"… I felt it was important, if we want to widen participation in order to affect change it's not just the responsibility of Black, Asian, or Multiple Ethnic staff members to do that. It's the responsibility of all of us". (Network chair, CouncilCo)

"The BAME community is not going to shift this because you're not in the boardroom. So you need those in the boardroom to come [to meetings, hear lived experience] and say, scandalous. Go back to the boardroom and say, that's just not acceptable and try and drive the change there". (Network member, Government Department)

Networks were coming up with creative ways to build allies. For example a FinanceCo co-chair explained how the network had hosted an award ceremony in November 2020. It developed an award category of 'an Ally to the Race and Ethnicity Network'. Nominations were restricted to non BAME people as the network had identified the importance of White people needing to be allies for the objectives that the network was trying to achieve.

A White British ally in CouncilCo discussed how he had attended a network steering group meeting following complete of reverse mentoring with an ethnic minority network member. The network chair subsequently invited him to get involved in the group which he was keen to do, further explaining his attraction to working in allied space thus:

"[The network chair] sent me thousands of invites and I was delighted to come along. It's been a fantastic experience since, I think it was 2019 that I joined. So the reason for joining was really I grew up in an area that wasn't particularly diverse, down in the South West. I had a fantastic reverse mentoring experience with [my colleague]. I was seeing the problems in the industry first hand from friends and colleagues, trying to progress. And just thought, it's something that we can try and change. Or I'm in a position that I can try and change within our own team and industry, really". (Network member and ally, CouncilCo)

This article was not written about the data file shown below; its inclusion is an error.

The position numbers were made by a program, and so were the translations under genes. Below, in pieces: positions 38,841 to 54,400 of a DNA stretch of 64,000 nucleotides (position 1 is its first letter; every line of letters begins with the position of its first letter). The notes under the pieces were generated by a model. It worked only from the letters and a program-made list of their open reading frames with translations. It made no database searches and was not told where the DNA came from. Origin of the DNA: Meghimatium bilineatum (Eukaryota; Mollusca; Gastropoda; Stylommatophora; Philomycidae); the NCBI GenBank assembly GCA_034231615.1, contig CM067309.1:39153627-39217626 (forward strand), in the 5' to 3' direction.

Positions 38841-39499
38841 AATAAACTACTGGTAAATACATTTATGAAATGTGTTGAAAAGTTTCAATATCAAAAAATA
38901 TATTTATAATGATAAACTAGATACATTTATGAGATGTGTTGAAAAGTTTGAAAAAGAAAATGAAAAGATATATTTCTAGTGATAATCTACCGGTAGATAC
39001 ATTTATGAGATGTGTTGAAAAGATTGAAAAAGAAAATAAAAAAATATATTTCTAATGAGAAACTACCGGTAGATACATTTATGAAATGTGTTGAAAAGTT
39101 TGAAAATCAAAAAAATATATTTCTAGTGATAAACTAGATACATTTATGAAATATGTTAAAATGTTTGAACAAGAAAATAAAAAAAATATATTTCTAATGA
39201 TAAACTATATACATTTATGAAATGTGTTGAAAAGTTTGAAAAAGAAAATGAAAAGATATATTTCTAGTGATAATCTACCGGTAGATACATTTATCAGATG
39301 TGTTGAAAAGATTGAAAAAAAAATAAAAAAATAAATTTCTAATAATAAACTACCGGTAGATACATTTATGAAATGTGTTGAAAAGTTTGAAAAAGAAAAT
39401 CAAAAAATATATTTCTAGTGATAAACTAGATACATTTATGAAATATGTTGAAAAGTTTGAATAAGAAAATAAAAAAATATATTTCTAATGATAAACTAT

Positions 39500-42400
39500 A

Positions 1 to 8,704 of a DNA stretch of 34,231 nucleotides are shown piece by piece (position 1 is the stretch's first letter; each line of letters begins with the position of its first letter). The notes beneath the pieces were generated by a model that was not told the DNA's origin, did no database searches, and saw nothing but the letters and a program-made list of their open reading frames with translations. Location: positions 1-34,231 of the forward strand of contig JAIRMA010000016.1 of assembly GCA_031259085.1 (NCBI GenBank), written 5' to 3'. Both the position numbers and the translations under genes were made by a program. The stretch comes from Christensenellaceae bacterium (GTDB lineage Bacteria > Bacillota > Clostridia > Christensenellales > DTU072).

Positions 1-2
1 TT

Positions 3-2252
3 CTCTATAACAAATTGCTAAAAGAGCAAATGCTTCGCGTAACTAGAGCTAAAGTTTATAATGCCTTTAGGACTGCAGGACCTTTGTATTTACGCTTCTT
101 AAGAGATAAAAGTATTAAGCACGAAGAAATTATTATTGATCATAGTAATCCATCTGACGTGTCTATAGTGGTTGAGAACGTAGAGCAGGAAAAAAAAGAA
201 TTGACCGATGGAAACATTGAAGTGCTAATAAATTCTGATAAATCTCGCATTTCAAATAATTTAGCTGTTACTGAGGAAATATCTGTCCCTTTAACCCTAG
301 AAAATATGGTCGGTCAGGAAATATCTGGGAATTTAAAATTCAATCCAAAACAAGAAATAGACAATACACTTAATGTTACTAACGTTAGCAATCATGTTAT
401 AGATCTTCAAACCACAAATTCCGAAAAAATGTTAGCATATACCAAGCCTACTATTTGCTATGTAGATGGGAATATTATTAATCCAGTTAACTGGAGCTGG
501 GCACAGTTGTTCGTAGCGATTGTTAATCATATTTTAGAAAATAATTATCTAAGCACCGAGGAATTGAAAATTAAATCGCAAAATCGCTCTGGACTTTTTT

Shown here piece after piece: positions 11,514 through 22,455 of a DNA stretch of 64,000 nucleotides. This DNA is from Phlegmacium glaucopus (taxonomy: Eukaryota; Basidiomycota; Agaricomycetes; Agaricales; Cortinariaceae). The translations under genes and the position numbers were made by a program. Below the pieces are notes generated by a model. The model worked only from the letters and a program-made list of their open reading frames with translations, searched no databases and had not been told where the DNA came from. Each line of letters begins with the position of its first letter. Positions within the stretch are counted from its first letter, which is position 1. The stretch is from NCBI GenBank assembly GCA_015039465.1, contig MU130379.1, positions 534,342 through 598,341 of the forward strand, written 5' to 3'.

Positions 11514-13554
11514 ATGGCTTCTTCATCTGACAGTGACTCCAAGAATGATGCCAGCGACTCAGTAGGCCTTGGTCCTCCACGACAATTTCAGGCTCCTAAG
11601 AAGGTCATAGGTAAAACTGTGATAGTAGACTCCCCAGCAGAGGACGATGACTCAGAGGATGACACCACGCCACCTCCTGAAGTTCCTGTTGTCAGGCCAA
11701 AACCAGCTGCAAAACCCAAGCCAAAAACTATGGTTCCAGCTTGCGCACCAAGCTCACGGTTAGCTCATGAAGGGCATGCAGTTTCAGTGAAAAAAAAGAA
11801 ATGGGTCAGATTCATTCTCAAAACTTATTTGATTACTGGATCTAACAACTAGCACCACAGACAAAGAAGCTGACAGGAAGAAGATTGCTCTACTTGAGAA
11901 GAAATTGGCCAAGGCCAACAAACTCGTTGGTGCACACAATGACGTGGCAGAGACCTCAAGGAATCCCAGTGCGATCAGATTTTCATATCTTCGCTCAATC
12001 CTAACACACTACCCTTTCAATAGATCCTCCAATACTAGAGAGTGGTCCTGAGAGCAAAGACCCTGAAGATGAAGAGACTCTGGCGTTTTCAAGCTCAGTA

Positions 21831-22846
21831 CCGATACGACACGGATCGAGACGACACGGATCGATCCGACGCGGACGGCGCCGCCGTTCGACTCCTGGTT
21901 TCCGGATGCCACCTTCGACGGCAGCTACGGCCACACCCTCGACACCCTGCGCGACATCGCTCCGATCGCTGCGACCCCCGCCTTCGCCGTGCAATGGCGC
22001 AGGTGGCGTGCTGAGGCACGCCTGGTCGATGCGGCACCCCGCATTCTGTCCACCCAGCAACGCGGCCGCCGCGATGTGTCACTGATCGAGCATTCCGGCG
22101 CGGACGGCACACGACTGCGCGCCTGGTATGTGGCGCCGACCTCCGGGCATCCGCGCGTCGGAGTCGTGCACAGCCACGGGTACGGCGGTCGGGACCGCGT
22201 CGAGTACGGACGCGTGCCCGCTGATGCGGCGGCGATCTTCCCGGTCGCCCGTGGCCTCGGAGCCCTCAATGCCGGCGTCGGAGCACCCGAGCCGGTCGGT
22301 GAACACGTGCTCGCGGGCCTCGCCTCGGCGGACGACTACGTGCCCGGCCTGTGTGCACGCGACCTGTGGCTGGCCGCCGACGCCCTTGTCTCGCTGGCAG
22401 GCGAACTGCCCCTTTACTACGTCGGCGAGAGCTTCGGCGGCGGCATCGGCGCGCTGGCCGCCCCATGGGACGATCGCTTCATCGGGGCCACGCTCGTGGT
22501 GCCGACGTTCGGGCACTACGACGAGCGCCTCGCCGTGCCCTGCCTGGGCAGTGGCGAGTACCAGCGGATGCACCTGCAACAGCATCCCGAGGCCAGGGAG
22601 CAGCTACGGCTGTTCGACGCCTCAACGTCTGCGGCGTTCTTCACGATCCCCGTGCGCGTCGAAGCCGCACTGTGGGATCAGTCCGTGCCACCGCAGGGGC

As noted in chapter 2, previous research has found that having allies in ethnic minority network spaces could generate unease (Gutierrez (2021). There was some evidence of this unease, with gendered dynamics in ally engagement, as explained in the following quotation from a network member in Trust 1, an Asian heritage woman, expressing cautious and qualified support for including allies in network meetings:

"And it's a difficult one because nothing rubs me the wrong way as, you know that statement of someone mansplaining something to you? You've said something, but a man's going to say it and use different languages, exactly what you said, but they'll be given the credit. It's like that, the whitesplaining. And I can admire where they're coming from and admire that they're putting so much effort into it. But at the end of the day, they've never had to live through it. I feel like in those networks, priority should be given to the voices of black, Asian, minority and ethnic communities who, like me, probably are maybe the only person that's non-white in their team and feel like they won't be able to speak up in those team meetings". (Network member, Trust 1)

Networks discussed finding a balance between ethnic minority members having a safe space to share concerns with each other, and being inclusive of allies:

"Obviously, we had that social space and safe space for us to talk about issues, such as the Atlanta shootings and the rise in anti-Asian sentiment … but also have a space for everyone to come together, have that strong ally-ship". (Network member, Government Department 1)